Fine and Dandy (In All Except Etymology)
By Anatoly Liberman
Dandy first made its appearance on the Scottish border and in the 1780’s became current in British slang. Its origin (most probably, dialectal) remains a mystery—a common thing with such words. Etymologists have grudgingly resigned themselves to the idea that dandy goes back to the pet name of Andrew. How Andrew became Dandy is also unclear (by attracting d from the middle?). But this is not our problem. Pet names behave erratically. Elizabeth, Elspeth, Betsy, and Beth make sense, but Bill (= Will) for William? Peggy for Margaret? In any case, Dandy is a recorded short name for Andrew (and incidentally, for Alexander). Trying to discover why Andrew was chosen to represent London overdressed young men (assuming that such a thing happened several hundred years ago) would be a waste of time. This mythic character is a member of the club to which Sam Hill, Smart Aleck, and Jack Sprat (a.k.a. Jack Prat) belong; its whereabouts are lost.
Then there are merry-andrew “buffoon” and jack-a-dandy “a merry foppish fellow” (the latter predates dandy by about a century). The OED is noncommittal with regard to the etymology of dandy but admits a possible connection between it and jack-a-dandy. Here are two quotations in addition to what the OED gives (the second obviously echoes the first or rather is part of a formulaic pattern): “Smart she is and handy, O, /Sweet as sugar candy, O, / Fresh and gay/ As flow’rs in May, / And I’m her Jack-a-dandy, O” (no date given); “My love is blithe and bucksome [sic] / And sweet and fine as can be; / fresh and gay as the flowers in May, / And looks like Jack-a-dandy” (1671). In the 1780s many songs having almost the same refrain were in vogue, with Dandy, O substituting for Jack-o-dandy, O.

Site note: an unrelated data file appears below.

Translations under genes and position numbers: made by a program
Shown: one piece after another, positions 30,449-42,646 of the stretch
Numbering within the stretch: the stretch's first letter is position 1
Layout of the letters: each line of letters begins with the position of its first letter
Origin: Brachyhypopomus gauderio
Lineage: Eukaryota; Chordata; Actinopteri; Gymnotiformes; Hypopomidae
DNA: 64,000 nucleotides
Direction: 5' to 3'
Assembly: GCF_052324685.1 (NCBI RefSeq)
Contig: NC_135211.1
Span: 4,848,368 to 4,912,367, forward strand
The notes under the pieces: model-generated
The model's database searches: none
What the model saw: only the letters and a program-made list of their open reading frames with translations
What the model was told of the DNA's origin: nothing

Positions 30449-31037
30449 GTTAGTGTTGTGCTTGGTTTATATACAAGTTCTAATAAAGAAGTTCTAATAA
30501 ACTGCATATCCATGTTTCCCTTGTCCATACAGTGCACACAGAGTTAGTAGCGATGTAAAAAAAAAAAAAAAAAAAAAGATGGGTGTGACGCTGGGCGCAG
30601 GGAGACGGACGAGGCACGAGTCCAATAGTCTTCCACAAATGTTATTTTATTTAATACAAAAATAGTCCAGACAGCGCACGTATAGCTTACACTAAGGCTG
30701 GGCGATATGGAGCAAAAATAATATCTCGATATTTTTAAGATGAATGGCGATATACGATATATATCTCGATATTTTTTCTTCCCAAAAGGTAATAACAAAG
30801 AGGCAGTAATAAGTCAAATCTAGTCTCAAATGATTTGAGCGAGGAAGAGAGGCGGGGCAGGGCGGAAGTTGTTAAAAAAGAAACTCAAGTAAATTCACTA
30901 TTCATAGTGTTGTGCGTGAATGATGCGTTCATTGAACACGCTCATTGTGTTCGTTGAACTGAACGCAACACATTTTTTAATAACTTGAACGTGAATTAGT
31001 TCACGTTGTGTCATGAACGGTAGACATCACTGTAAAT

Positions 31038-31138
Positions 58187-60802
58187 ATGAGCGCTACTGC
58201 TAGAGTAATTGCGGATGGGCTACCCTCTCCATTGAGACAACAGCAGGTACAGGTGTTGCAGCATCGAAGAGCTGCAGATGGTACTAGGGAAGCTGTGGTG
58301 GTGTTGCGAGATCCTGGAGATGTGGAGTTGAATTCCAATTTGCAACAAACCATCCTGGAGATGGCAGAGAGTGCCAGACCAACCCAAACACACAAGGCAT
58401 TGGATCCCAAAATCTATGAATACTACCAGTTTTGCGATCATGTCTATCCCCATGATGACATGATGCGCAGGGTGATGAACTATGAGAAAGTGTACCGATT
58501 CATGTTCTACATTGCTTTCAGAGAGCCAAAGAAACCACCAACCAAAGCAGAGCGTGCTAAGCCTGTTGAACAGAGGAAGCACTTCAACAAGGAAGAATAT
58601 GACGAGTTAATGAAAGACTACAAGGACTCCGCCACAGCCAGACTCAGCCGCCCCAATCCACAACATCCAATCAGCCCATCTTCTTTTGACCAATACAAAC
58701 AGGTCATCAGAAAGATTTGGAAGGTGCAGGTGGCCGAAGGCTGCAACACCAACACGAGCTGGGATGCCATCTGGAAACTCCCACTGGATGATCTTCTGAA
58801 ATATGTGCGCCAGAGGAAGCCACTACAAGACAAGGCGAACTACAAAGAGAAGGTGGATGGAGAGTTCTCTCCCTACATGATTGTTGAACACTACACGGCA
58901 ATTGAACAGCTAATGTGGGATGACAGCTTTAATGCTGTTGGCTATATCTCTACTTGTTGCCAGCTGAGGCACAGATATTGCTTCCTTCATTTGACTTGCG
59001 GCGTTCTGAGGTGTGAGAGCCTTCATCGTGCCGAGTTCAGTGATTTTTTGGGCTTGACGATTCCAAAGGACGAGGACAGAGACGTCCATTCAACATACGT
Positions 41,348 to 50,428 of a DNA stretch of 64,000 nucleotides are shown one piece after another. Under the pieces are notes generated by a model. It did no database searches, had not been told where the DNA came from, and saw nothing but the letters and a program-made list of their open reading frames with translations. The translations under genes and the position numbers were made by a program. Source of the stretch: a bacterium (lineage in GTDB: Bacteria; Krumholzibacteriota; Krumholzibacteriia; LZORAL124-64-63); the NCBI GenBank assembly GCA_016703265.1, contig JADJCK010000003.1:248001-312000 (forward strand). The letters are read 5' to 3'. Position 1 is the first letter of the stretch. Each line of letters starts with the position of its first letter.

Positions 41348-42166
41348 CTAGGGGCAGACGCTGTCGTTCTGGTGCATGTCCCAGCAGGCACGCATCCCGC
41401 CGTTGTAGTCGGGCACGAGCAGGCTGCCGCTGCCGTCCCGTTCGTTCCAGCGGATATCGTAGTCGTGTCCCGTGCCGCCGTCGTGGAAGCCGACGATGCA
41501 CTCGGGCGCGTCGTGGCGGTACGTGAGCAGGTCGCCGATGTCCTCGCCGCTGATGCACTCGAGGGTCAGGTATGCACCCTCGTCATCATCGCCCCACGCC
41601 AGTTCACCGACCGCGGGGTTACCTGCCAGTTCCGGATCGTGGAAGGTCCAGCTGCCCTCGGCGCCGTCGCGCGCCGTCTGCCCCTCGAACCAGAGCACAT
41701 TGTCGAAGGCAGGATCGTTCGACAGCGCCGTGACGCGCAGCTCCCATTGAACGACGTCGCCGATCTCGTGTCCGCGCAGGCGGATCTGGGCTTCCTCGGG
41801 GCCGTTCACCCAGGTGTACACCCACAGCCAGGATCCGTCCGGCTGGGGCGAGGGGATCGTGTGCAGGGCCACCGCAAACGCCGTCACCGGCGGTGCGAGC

We will ignore a few fanciful suggestions (such as the attempt to trace dandy to the name of an ancient tribe, and a few others), for two reasonable derivations have been proposed. One centers around dandiprat “dwarf; urchin; a small coin” (an early 16th-century word). Since its origin is also unknown, no help can be expected from these quarters. But it may be observed that the time gap is significant: if dandy had been “abstracted” from dandiprat, it would probably have surfaced much earlier. Also, dandy does not seem to have been used to mock the ostentatious (and indeed often ridiculously dressed) “swells”: when dandies attracted public notice, they became the object of good-humored, even if vulgar, curiosity and were more often gaped at than vilified. Later, whatever opprobrium might have been associated with them disappeared. Byron was a “dandy.” Around 1830 people spoke about “Winchester gentlemen, Harrow dandies, and Eton bucks” (bucks must have had more than one meaning). Pushkin’s aristocratic Evgeny Onegin was “dressed like a London dandy” (those interested in details should consult Nabokov’s commentary to chapter I of the novel). By contrast, dandiprat never had positive connotations. The second “school of thought” looks for the homeland of dandy in France, even though French lexicographers unanimously state that dandy is an import from England. French dandin means “ninny”; hence the immortal cuckold George Dandin. The verb dandiner has been glossed variously as “to twist one’s body about; have a rolling gait, waddle; occupy oneself with trifles.” Even the earliest dandies were not ninnies, though they did comport themselves in a way that aroused amusement. Apparently, dandy cannot be traced to French dandin.